Ayende @ Rahien

Oren Eini aka Ayende Rahien CEO of Hibernating Rhinos LTD, which develops RavenDB, a NoSQL Open Source Document Database.

You can reach me by:

oren@ravendb.net

+972 52-548-6969

, @ Q j

Posts: 6,784 | Comments: 48,886

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time to read 3 min | 505 words

Computation during indexes open up some nice  features when we are talking about data modeling and working with your data. In this post, I want to discuss predicting the future with it. Let’s see how we can do that, shall we?

Consider the following document, representing a (simplified) customer model:

image

We have a customer that is making monthly payments. This is a pretty straightforward model, right?

We can do a lot with this kind of data. We can obviously compute the lifetime value of a customer, based on how much they paid us. We already did something very similar in a previous post, so that isn’t very interesting.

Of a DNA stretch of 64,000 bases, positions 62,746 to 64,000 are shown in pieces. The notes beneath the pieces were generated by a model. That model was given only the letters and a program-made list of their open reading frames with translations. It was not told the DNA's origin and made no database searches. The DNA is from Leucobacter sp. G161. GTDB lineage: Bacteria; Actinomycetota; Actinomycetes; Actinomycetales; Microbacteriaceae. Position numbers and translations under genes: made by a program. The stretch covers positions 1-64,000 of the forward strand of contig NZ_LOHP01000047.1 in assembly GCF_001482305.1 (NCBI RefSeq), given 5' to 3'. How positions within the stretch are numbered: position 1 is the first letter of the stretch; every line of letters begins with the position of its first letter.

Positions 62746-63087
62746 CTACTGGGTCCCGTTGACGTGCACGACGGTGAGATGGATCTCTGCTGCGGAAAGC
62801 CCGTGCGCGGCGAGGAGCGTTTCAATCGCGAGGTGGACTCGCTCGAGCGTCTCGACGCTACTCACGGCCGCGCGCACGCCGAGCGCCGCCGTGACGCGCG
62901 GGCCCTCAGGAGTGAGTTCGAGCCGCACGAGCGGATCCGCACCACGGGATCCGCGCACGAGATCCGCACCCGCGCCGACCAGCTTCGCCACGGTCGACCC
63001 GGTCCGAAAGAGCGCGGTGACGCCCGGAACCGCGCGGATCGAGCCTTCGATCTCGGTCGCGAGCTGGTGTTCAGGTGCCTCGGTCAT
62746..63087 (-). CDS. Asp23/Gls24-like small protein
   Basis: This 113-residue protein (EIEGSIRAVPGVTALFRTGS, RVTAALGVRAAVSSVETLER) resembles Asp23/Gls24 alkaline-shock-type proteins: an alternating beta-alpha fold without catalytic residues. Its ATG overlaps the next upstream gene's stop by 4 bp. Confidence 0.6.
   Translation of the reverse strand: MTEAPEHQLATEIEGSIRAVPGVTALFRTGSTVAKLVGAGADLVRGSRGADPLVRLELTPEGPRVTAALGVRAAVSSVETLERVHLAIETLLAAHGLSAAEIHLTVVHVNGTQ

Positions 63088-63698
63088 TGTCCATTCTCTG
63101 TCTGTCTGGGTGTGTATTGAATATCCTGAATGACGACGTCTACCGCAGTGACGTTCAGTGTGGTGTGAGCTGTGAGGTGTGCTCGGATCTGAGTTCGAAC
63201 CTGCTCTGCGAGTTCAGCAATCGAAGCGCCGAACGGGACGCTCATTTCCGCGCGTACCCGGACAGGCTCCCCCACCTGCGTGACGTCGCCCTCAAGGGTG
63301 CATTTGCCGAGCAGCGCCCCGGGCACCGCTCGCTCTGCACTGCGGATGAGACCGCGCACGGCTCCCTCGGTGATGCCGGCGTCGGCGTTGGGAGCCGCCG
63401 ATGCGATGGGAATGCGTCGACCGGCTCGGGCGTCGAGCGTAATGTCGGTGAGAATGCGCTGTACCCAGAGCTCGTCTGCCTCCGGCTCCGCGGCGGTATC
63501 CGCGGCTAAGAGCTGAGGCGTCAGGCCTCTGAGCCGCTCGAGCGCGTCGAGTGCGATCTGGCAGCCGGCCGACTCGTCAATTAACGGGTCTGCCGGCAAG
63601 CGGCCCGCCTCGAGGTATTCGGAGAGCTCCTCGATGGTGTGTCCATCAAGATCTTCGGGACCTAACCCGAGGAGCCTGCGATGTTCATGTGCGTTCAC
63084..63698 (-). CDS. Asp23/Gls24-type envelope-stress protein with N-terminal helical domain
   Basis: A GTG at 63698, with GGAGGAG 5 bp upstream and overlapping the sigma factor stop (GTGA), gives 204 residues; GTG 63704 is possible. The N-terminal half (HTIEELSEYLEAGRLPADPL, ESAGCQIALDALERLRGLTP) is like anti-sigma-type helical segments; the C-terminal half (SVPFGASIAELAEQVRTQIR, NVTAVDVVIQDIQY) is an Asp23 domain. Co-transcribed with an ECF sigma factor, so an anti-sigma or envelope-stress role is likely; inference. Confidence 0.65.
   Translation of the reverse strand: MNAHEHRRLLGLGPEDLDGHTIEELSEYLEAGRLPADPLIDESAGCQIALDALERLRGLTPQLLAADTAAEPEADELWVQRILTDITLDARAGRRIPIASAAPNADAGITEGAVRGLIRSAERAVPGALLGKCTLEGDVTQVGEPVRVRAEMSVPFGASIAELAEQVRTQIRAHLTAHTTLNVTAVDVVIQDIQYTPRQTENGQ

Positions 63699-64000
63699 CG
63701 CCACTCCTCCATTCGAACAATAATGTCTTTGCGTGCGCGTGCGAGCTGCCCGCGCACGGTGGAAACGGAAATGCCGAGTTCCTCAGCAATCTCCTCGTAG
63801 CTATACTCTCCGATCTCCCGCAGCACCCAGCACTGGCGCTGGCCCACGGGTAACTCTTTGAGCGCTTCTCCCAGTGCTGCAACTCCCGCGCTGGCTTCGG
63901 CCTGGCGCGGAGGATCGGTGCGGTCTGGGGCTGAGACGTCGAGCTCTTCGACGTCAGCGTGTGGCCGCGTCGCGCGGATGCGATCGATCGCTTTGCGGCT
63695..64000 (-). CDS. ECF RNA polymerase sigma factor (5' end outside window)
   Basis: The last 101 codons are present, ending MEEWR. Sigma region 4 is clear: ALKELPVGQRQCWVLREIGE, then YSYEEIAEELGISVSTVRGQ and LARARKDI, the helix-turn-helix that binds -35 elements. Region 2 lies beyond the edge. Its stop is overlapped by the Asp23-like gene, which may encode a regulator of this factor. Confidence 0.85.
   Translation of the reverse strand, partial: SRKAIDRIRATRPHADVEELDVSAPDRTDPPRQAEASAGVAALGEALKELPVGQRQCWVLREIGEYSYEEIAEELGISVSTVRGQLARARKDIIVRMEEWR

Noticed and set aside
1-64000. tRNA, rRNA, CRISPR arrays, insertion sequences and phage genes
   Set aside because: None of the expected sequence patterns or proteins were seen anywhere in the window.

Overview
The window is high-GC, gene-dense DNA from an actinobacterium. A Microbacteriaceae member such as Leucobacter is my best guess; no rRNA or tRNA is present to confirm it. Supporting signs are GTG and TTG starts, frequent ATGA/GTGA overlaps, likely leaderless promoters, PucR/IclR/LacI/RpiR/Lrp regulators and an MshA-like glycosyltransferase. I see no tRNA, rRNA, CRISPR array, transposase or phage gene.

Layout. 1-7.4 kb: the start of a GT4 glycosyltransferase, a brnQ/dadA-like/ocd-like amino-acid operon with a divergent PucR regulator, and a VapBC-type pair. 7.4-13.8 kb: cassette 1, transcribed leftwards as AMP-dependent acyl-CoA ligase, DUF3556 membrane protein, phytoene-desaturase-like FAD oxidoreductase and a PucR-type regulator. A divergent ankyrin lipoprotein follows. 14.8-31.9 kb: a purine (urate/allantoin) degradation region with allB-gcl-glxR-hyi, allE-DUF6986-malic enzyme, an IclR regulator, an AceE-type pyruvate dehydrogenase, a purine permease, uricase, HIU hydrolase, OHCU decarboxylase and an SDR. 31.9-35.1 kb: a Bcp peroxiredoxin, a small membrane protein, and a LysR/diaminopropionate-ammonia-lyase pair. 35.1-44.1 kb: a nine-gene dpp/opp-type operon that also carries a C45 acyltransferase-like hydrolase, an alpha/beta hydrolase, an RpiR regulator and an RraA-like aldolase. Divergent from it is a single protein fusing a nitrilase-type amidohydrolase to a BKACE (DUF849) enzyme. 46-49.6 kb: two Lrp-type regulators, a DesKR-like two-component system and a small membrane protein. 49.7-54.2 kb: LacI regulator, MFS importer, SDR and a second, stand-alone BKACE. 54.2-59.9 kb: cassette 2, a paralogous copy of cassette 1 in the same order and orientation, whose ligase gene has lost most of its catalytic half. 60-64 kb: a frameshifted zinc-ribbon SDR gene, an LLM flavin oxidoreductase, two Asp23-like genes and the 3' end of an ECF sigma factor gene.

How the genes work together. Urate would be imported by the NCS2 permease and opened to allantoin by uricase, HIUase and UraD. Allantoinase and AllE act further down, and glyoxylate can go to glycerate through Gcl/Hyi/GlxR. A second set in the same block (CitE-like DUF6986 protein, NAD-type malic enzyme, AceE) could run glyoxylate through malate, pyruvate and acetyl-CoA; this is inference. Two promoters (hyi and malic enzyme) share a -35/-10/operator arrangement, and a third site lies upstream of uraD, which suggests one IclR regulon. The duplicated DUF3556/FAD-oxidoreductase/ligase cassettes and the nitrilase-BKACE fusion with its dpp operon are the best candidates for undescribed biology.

What is interesting is looking into the future. Let’s see how we can start simple, but figuring out what is the next charge rate for this customer. For now, the logic is about as simple as it can be. Monthly customers pay by month, basically. Here is the index:

image

I’m using Linq instead of JS here because I’m dealing with dates and JS support for dates is… poor.

As you can see, we are simply looking at the last date and the subscription, figuring out how much we paid the last three times and use that as the expected next payment amount. That can allow us to do nice things, obviously. We can now do queries on the future. So finding out how many customers will (probably) pay us more than 100$ on the 1st of Feb both easy and cheap.

We can actually take this further, though. Instead of using a simple index, we can use a map/reduce one. Here is what this looks like: